Mapping black bodies for disease :Prisons, migration, and the politics of hiv/aids

Research output: Chapter in Book/Report/Conference proceedingChapter

4 Scopus citations

Abstract

Few could have predicted the role prisons would play in the expansion of hiv/ aids. The rapid explosion of prisons in the 1970s and 1980s, which relocated tens of thousands of poor urban Blacks to rural landscapes, crossed paths with a growing "secret epidemic" that was devastating "gay spaces" in cities like San Francisco, New York, and Los Angeles.1 This collision resulted in a rapid growth of the disease among the most marginalized elements of Black life. The anti-Black, antipoor, and antigay policies of the Reagan administration were stirred together in a cauldron of silence and conservative policymaking. This political climate enabled the growth of the disease among not only gay men, but marginalized Blacks as well. Bedrock Black political institutions - institutions that historically have been the first and only opposition to Black suffering - allied with the conservative opposition to funding hiv/aids prevention, research, and treatment, reinforcing the political tone and silence of the Reagan Republicans. Silence and conservative policymaking provided fertile political space for the disease to grow. One of the places the disease began to swell was inside America's prisons. Though hiv/aids is spread through sex and sharing needles, prison policies have actively encouraged transmission by banning condoms, denying access to clean needles, providing substandard health care, denying mandatory testing, and providing little if any aids education. Perhaps the most devastating element of this matrix is the impact it has had on Black communities. As men "come home" from prison, and most do, they are in many cases unaware of their hiv status. Returning home presents a double-edged sword. Leaving prison is a welcome day for prisoners and their loved ones. Yet it also means the possibility of moving the disease from prison to the communities from which they came, and where they can unknowingly pass the disease to others. This has had significant implications for Black women's health. Of the over one million women who are infected in the United States, half are Black. Black women are the fastest growing group to test positive, they have the highest rate of infection, they get treated the least, and they subsequently die from the disease at higher rates than whites.2 Blending the research of prisoners, geographers, epidemiologists, and political scientists, this chapter maps the spatial, migratory, and political interconnections between Black bodies, prisons, and the rise of hiv/aids. I argue that the rise of hiv/aids among Blacks has been significantly influenced by three factors: the warehousing of Black men in prison; the subsequent migration of these men back to their communities; and a conservative political calculus unable and unwilling to grapple with this danger. This chapter also seeks to clarify the ways in which the practice of incarceration produces and reproduces migration. In the post-9/ 11 world, Americans and the global community have become increasingly aware of the exercise of U.S. power through carceral punishment. Yet, paradoxically, one of the unique abilities of the prison-industrial complex is to make borders - social, epidemiological, geopolitical - porous. Therefore, in demonstrating the vulnerability Blacks have to hiv/aids, I conclude by arguing that de-incarceration is the most effective strategy to combat the aids crisis in Black America. Comprehending the prison's function of internal forced migration provides us with a new conceptual lens to think through the roles prisons play in the United States. The tragedy of Hurricane Katrina, which produced what one scholar called the "biggest resettlement in American history," reminds us that internal migration is an ever-present reality in the United States.3.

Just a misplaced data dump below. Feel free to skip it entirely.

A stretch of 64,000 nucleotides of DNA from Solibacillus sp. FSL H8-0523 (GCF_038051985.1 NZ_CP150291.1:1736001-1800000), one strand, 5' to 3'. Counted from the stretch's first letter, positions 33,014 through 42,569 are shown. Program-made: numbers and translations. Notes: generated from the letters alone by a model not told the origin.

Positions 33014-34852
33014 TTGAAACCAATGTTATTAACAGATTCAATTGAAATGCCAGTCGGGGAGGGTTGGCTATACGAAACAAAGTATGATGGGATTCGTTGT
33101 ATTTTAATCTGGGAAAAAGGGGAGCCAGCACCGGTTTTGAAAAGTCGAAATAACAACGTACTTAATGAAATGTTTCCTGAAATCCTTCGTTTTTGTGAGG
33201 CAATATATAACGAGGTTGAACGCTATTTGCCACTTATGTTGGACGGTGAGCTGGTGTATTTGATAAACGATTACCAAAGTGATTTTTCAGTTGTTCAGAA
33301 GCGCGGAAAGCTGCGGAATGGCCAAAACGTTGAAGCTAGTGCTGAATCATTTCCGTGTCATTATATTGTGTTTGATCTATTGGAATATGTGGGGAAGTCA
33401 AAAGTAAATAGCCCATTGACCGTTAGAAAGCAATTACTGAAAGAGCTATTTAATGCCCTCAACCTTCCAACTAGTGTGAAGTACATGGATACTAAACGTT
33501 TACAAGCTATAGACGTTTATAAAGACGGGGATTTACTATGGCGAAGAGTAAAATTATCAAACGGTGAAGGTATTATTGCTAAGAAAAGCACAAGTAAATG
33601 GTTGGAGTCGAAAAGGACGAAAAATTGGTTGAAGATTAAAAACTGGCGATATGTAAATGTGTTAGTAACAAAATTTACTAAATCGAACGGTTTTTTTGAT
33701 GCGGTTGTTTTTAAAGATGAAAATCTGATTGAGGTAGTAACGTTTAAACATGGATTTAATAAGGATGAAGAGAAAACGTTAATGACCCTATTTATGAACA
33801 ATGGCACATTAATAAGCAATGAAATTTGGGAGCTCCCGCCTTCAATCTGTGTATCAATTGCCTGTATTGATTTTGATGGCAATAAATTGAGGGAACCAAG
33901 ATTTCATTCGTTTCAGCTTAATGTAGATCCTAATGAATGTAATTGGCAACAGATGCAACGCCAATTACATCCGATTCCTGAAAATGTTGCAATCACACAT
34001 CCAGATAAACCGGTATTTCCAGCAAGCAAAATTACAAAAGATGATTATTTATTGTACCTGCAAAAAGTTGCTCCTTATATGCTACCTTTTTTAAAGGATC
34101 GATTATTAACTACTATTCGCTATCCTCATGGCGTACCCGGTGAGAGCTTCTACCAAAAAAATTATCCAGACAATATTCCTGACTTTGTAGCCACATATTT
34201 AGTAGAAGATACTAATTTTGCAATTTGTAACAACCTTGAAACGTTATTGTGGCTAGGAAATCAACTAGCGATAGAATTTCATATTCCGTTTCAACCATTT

Original languageEnglish (US)
Title of host publicationBeyond Walls and Cages
Subtitle of host publicationPrisons, Borders, and Global Crisis
PublisherUniversity of Georgia Press
Pages287-300
Number of pages14
ISBN (Print)0820344125, 9780820344119
StatePublished - Dec 1 2012

ASJC Scopus subject areas

  • Social Sciences(all)

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    Shabazz, R. (2012). Mapping black bodies for disease :Prisons, migration, and the politics of hiv/aids. In Beyond Walls and Cages: Prisons, Borders, and Global Crisis (pp. 287-300). University of Georgia Press.